Of course, the devastation from Katrina is still too apparent in many of the residential areas of New Orleans. My sister-in-law and her family had their house distroyed by the flood -- but they plan to rebuild. The people of New Orleans have a great spirit about them and are working to make their city even better than it was before Katrina. It makes you feel good to see businesses with "We're Back!" signs proudly posted on their buildings.

I hope all RTs will think about ways to support the rebuilding efforts by the people of New Orleans. Our visit made us realize just how important that support is to those who live there.

Tuesday, August 08, 2006

Medspeak Brochures Available at MLA Web Site

The Medical Library Association is making the language of health professionals available to all through MLA's brochures on "Deciphering Medspeak." RT practitioners may wish to refer to the online brochures to better understand medical terms. RT professors may wish to make their students aware of the brochures.

To access the "Medspeak" brochures go to the MLA web site. The address for the MLA web site is www.mlanet.org

When you get on the MLA web site, click on the 4th item listed on the MLA home page titled "Disease-specific Medspeak Brochures." This will take you to a page titled "MLA's Deciphering Medspeak Brochures." There you will see "Medspeak Terms." Click on it to see the list of medical terms defined.

In addition to the general list of "Medspeak Terms," on the same page (titled "MLA's Deciphering Medspeak Brochures") are listed three "Deciphering Medspeak" brochures covering the topics of breast cancer, diabeties, and heart disease. Finally, a short list of selected medical abbreviations may be accesssed off the page from the button "Rx Riddles Solved!"

An alternative source for learning the language and abbreviations of health professions is my Glossary of Recreation Therapy and Occupational Therapy published in 2001 by Venture Publishing. The Glossary sells for $14.95 and may be obtained through Venture Publishing at http://www.venturepublish.com

Monday, August 07, 2006

Lee Meyer's Writings were Prophetic

Those who did not know Lee Meyer missed something. Lee provided much leadership for RT back in the 1970s and 1980s while a faculty member at Chapel Hill. In those days, I spent several evenings drinking beer with Lee and discussing RT philosophy -- which both of us loved to do. I no longer drink but it is the times with Lee that I really miss, not the beer.

Lee was prophetic in his writing about the future of the profession and the eventual development of ATRA. In his 1980 paper titled "Philosophical Alternatives and the Professionalization of Therapeutic Recreation" he wrote about NTRS and the difficulities it faced:

"The dual representation of therapists and special recreators by NTRS seems to present some ideological as well as practical difficulities. Ideologically, this position suggests that therapeutic recreation is not an occupation, per se, but rather it is make up of two or more occupational specialities which seems to imply that therapeutic recreation is a "field." This same position also seems to suggest that the uniqueness of therapeutic recreation is not so much in what it provides or how it is provided, but to whom it is provided" (i.e., persons with disabilities).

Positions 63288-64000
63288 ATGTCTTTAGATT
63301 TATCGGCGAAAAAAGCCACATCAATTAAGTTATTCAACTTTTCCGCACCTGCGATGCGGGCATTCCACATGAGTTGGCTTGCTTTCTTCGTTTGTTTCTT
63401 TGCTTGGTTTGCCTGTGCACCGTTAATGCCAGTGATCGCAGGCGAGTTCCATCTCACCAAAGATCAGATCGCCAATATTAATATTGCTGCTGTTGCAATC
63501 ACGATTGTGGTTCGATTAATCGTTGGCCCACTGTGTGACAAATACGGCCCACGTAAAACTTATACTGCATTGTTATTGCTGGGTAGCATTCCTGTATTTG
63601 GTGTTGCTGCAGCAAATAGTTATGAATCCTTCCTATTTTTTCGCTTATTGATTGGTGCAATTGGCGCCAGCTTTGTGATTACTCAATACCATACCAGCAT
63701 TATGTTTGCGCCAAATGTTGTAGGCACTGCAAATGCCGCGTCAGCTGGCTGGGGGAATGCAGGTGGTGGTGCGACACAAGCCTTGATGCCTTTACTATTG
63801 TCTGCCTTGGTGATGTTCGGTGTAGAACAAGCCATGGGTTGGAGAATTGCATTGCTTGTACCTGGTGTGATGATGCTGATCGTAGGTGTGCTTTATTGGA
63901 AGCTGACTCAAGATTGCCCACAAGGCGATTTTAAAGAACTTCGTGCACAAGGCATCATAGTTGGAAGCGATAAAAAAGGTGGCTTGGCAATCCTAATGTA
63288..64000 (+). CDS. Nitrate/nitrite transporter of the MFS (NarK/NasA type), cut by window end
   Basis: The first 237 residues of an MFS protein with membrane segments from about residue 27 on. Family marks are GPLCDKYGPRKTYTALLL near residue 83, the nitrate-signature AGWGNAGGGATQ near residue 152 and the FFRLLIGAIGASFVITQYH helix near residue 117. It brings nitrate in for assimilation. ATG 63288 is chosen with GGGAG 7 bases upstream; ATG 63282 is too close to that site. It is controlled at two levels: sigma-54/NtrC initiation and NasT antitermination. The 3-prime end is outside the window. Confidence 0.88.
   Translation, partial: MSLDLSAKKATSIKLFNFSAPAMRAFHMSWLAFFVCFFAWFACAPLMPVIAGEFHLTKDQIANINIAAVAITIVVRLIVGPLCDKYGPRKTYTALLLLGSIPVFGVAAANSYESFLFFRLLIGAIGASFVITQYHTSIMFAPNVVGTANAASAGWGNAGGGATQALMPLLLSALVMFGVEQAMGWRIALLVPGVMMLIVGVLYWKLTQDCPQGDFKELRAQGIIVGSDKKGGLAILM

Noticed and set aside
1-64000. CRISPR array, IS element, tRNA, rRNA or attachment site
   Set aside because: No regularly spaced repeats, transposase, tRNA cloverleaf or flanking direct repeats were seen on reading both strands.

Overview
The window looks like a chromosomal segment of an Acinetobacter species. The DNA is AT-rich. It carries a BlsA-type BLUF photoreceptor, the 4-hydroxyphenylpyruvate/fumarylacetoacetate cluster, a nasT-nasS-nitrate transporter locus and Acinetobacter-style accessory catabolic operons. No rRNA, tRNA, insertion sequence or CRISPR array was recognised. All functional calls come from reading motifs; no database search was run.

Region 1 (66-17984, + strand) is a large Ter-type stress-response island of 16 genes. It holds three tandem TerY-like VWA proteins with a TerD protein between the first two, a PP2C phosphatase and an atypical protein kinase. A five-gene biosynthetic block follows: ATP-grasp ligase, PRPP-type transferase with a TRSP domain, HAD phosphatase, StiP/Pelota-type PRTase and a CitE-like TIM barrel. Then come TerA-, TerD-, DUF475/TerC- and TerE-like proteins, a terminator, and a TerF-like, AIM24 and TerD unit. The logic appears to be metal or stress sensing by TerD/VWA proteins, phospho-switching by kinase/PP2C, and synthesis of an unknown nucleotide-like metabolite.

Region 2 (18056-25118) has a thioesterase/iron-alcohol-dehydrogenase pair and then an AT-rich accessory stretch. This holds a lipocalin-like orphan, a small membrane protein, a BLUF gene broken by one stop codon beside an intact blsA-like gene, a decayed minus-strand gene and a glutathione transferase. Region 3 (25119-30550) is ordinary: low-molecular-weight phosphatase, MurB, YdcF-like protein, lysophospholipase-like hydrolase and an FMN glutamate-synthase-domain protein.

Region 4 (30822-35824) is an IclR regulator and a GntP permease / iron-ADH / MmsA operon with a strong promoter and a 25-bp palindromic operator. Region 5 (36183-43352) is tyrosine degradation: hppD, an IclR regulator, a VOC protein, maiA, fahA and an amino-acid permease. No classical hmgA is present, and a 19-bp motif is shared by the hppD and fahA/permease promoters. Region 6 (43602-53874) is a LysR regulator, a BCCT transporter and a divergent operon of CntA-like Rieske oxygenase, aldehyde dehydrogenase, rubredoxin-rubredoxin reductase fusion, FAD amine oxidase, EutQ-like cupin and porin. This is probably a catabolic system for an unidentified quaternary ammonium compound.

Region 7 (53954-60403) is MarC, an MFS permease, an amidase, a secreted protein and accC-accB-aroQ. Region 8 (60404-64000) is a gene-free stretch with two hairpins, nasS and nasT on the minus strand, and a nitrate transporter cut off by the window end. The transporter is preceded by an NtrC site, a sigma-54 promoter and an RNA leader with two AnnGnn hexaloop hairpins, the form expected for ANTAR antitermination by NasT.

Lee went on:
"From a practical and realistic viewpoint, should NTRS (therapeutic recreation) attempt to represent two cadres of practitioners, each with different immediate service purpose and each practicing their specialty in quite disparate agencies?"

Finally, he stated:
"Some might argue that there are not two cadres of practitiones, only one--therapeutic recreation. To reason in this fashion is to ignore the obvious differences between these two subspecializations in regard to purpose, work setting, accountability, structure, etc. Therapists and special recreators function in different worlds. Given such significant differences it is only a matter of time...when one or the other of these specializations seeks their independence from the other" (pp. 40-41).

Lee was prophetic as ATRA was formed in 1984 by a group of clinicians-- just four years after his words were published. Unfortunately, ATRA has, to date, failed to really embrace its therapy roots by adopting the term recreation therapy (or recreational therapy) in the title of the association. Isn't it time to do so?

Friday, August 04, 2006

Jobs: Act Now if Interested

Both Logansport State Hospital (Logansport, Indiana) and Madison State Hospital (Madison, Indiana) have openings for Rehabilitation Therapists 4. These positions require a B.S. in RT or TR. The positions need to be applied for through a State Job Bank but information on the positions and how to apply may be obtained from the personnel departments of the hospitals. The number at Logansport State Hospital is 574.722.4141. For Madison State Hospital call 812.265.26ll.

Those interested should act quickly. The Logansport position will remain posted for application until August 9th. The Madison position was to close August 6th but RT staff at Madison have asked for an extension.

Wednesday, August 02, 2006

DE Class from Pittsburg State University

I just received an announcement of a new distance education course from Professor Chuck Killingsworth of Pittsburg State University. It is HPER 470, "Assessment and Documentation in TR." Interested individuals can go to the PSU webpage (www.pittstate.edu), click on "Prospective Students" and follow the instructions. For further information, the email address for Professor Killingsworth is ckilling@pittstate.edu